Triple Feature

Quick, mini-reviews of "Infinity War", "Deadpool 2", and "Barry".

Kellin Cremeens, Writer

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It is my last day on the Paw Print staff and, before I go, I wanted to do one last story. So, as a parting “gift”, here’s me doing what I do best: rambling about things I watched.

I didn’t have time to fully flesh out a single review, so here are three mini-reviews of things I saw.


Avengers: Infinity War

It’s weird to judge Infinity War as a movie. For all intents and purposes, it’s an event. There’s little to no character development because the story has had 18 other movies to develop those characters, not to mention that there’s 46 characters, give or take.

That being said, for what is essentially a 2.5 hour juggling act, Infinity War succeeds. It’s not high art, but it’s an incredibly entertaining  ride.


Other Thoughts

  • Thanos is, by far, the best villain in a Marvel movie to date. However, without spoiling too much, the movie doesn’t condemn his ideology as much as it should. It’s hard to explain but it felt like they were trying to force a “He’s the bad guy but he’s got a point” thing.
  • Chris Hemsworth gives, in my opinion, the best performance in the movie. He perfectly portrays someone who has lost almost everything.

Final Rating: 8/10


Deadpool 2

I’ll be honest, I wasn’t looking forward to this movie. I loved the first, but the fanbase surrounding Deadpool caused me to lose any and all interest in the second.

However, I was pleasantly surprised when Deadpool 2 turned out to be clever, entertaining, and surprisingly meaningful. Ryan Reynolds’ love for the character shines as he puts his heart into every punchline, even the most low-brow ones.

Other thoughts:

  • Despite relying on one of the worst tropes in movie history, Deadpool 2 is, somehow, one of the more progressive superhero movies in recent memory. I really never thought that’d be a sentence I would write, but here we are.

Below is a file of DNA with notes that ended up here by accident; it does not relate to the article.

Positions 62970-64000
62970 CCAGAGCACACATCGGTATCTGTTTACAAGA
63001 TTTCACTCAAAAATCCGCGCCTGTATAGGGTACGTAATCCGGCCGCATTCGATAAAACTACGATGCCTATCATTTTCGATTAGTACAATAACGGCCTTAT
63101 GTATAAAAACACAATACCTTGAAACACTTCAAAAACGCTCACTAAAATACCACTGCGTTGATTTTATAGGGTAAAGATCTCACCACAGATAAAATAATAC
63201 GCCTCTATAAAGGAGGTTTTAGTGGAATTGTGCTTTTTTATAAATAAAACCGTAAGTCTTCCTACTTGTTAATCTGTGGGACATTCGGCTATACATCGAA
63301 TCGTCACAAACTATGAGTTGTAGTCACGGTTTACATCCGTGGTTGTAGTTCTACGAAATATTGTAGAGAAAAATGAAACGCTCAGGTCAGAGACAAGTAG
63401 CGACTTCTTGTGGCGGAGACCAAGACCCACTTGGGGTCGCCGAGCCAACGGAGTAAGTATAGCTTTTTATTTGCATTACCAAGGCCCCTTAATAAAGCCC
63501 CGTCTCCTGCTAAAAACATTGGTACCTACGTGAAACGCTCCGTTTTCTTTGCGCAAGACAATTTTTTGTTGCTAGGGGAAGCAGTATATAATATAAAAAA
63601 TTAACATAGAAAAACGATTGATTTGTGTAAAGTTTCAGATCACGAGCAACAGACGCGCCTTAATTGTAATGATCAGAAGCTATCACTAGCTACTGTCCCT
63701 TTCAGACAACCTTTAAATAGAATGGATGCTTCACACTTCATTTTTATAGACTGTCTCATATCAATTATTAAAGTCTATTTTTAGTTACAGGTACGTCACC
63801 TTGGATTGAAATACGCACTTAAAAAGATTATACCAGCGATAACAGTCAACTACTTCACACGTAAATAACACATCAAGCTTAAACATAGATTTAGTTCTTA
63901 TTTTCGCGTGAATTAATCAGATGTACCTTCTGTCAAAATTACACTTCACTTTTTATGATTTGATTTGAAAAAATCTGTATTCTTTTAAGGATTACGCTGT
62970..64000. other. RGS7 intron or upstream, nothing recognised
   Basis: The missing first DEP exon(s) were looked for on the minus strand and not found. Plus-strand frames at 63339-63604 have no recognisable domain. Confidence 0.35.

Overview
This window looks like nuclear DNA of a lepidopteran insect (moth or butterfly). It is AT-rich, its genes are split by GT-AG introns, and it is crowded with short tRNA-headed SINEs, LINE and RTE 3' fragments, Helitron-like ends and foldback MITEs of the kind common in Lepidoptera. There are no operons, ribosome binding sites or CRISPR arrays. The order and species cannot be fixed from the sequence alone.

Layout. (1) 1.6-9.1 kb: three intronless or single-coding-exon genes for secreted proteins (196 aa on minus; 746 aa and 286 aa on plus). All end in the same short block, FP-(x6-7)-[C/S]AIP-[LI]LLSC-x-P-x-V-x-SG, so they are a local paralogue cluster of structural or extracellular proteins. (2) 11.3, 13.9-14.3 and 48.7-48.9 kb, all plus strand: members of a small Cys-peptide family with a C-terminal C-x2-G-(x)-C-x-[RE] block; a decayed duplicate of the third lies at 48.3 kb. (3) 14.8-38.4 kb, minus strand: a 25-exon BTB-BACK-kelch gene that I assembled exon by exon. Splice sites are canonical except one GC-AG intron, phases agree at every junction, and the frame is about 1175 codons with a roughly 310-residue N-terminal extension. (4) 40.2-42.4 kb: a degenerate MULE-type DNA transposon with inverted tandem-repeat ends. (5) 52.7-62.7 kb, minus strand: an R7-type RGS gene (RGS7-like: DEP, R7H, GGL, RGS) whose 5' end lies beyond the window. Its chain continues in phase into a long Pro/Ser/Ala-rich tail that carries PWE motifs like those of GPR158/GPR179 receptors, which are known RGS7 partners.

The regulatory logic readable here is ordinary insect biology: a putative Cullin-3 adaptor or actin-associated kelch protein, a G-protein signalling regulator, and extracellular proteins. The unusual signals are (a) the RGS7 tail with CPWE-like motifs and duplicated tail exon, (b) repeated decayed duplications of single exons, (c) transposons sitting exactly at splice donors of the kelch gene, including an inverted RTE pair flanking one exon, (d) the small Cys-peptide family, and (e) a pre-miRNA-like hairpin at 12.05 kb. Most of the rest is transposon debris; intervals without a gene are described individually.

Final Rating: 8.5/10


Barry (HBO)

So, this feels like a game of “One of These Things Is Not Like The Other”. The first two reviews were of popular mainstream comic book films. This is a kind of niche show on HBO. But, believe me, Barry is worth talking about.

Starring, and created by, Bill Hader, Barry is a dark comedy about a Midwestern hitman named Barry. Lately, he’s in a bit of a rut; killing people, the one thing he’s good at, is slowly eating at him from the inside. While following a target in LA, Barry stumbles into an acting class, and ends up participating. Like almost everyone in the class, he’s absolutely terrible. But, he loves it. He decides that he’s going to stop being a hitman, and pursue acting. But, over the course of eight episodes, Barry realizes that escaping the criminal underworld, and his own habits, won’t be as easy as it may sound.

I won’t dare spoil it, but Barry goes to some interesting, unexpected, and dark places. The show doesn’t beat around the bush with it’s main character’s morality. Unlike Breaking Bad or The Walking Dead, there aren’t any attempts to justify Barry’s actions. He’s a killer, a criminal, and a downright sociopath. Comedy becomes tragedy as Barry desperately tries to seek redemption, and it is oh-so-good.

Final Rating: 10/10


Giving my first (and last) perfect score seemed like a fitting way to end my last review. Before I go, I want to say that writing for the Paw Print, getting to know everyone on staff, and having a place to spout my opinions was an absolute dream. I wish everyone on staff next year the best, and can’t wait to see what they do. And so, in typical Kellin fashion, I’ll end with a quote from my favorite movie of all time:


In case I don’t see ya; good afternoon, good evening, and good night.